But we also won’t shy away from what we believe is the ultimate answer to overcoming fear. There is a God who loves you at this moment, just as you are. We want you to be at peace with Him and yourself. We want the best for you because God has been so good to us and He will be the same for you.

We want you to find the source of peace, the source of hope, the source of mercy and grace, Jesus Christ.

We want you to forever be in the process of Finding Wonder in the goodness of God.

Tom Wise

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FEARLESS: WEEK #4

In this series, you’ve been challenged to overcome fear by letting it express itself and run its course, thereby losing its power. I realize this is counterintuitive to our preprogrammed responses of fleeing, or fighting. But this is a proven way to put fear in its place. This is a method to gain your freedom back, to take your life back, and to fill you with courage to do what you are gifted to do.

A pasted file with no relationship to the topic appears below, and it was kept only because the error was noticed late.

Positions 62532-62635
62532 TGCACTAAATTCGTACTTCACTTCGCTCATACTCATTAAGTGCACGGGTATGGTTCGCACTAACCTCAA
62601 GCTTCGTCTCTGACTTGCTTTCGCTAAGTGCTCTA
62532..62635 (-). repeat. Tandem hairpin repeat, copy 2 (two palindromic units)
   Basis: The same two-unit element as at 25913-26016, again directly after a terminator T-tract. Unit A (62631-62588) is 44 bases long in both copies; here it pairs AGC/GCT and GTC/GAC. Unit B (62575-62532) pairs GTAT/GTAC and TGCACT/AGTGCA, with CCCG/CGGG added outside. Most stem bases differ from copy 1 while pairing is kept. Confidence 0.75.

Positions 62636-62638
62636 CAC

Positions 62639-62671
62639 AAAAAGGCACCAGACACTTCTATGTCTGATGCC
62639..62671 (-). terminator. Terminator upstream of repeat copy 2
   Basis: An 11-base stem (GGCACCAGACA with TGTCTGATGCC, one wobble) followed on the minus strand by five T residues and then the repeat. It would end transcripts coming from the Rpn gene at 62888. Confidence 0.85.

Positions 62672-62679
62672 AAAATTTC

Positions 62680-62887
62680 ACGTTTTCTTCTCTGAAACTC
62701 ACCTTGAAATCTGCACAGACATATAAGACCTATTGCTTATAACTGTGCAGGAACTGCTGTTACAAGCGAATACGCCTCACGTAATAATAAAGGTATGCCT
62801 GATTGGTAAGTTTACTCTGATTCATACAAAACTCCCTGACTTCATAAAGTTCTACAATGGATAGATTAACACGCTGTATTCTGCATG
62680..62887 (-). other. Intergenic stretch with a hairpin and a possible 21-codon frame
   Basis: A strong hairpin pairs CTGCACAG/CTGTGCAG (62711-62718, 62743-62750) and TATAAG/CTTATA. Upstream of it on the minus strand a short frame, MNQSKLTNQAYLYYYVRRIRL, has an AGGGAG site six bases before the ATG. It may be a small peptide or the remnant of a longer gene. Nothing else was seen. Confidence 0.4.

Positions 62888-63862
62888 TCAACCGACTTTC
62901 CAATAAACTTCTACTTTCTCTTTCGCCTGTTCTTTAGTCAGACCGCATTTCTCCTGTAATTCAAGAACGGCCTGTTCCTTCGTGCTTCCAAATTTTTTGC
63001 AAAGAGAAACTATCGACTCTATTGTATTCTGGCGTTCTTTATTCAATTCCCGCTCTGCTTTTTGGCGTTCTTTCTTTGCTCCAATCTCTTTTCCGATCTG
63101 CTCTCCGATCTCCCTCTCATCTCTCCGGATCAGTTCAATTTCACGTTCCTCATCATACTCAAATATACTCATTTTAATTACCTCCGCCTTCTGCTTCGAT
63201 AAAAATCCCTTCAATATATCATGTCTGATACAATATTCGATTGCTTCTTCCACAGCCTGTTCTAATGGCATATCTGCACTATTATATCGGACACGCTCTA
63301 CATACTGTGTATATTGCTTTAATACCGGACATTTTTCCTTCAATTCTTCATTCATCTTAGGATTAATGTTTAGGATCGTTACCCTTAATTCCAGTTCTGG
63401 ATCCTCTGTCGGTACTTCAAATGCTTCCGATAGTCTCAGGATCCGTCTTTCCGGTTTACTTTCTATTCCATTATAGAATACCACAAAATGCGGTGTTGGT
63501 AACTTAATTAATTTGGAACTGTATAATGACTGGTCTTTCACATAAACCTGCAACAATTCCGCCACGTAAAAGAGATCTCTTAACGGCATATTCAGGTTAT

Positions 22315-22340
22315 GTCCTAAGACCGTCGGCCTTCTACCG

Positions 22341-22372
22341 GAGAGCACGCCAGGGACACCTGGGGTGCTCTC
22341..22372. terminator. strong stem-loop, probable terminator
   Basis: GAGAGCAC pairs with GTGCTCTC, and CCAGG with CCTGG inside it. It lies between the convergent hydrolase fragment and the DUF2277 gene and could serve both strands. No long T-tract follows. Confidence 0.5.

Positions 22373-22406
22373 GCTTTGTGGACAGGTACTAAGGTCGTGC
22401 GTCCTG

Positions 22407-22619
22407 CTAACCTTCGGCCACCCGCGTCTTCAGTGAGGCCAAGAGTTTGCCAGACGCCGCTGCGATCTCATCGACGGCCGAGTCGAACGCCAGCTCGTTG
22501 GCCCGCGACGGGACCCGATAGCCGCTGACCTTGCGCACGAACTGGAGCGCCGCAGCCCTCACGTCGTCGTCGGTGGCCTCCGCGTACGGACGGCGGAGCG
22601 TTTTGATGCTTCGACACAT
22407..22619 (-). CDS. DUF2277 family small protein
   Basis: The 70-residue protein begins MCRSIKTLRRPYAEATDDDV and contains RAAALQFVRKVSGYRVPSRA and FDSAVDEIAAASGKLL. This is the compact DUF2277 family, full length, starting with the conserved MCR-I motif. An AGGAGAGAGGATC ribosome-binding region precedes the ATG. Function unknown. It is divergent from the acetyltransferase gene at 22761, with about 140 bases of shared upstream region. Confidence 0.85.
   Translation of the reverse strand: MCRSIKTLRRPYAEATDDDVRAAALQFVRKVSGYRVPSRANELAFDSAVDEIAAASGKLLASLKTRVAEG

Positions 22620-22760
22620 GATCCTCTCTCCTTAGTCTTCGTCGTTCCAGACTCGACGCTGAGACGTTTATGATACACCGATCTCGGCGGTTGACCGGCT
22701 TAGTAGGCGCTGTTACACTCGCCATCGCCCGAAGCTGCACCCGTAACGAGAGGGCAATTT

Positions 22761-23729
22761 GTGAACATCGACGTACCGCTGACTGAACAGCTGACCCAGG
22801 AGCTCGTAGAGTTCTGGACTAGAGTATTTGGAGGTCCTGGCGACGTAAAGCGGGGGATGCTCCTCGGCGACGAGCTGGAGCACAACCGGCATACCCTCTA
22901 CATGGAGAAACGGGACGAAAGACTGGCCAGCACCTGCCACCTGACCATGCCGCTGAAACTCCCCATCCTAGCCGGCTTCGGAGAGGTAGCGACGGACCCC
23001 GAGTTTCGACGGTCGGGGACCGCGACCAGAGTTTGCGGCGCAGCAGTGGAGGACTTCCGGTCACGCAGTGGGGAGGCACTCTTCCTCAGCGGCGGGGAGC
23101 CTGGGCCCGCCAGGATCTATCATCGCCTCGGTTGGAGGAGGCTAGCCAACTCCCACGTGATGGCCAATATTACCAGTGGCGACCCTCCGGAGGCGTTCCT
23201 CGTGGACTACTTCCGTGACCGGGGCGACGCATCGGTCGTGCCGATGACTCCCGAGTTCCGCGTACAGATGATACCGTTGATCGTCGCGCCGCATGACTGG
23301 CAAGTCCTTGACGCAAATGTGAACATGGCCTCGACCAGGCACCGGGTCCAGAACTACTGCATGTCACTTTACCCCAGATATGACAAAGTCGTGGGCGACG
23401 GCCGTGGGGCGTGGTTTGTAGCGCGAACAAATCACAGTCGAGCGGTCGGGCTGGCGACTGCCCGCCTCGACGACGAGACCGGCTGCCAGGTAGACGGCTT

I hope you understand that the idea is not to never experience fear again, but to keep it in perspective. If you feel fear in a real dangerous situation, it makes sense and its beneficial. If you feel fear going up the first hill on a roller-coaster, that makes sense, trust me, I feel it every time. But if you are overwhelmed with fear the entire roller-coaster ride, you’ve missed out on the joy. And if you feel consistent fear in everyday life, it can be debilitating and agonizing.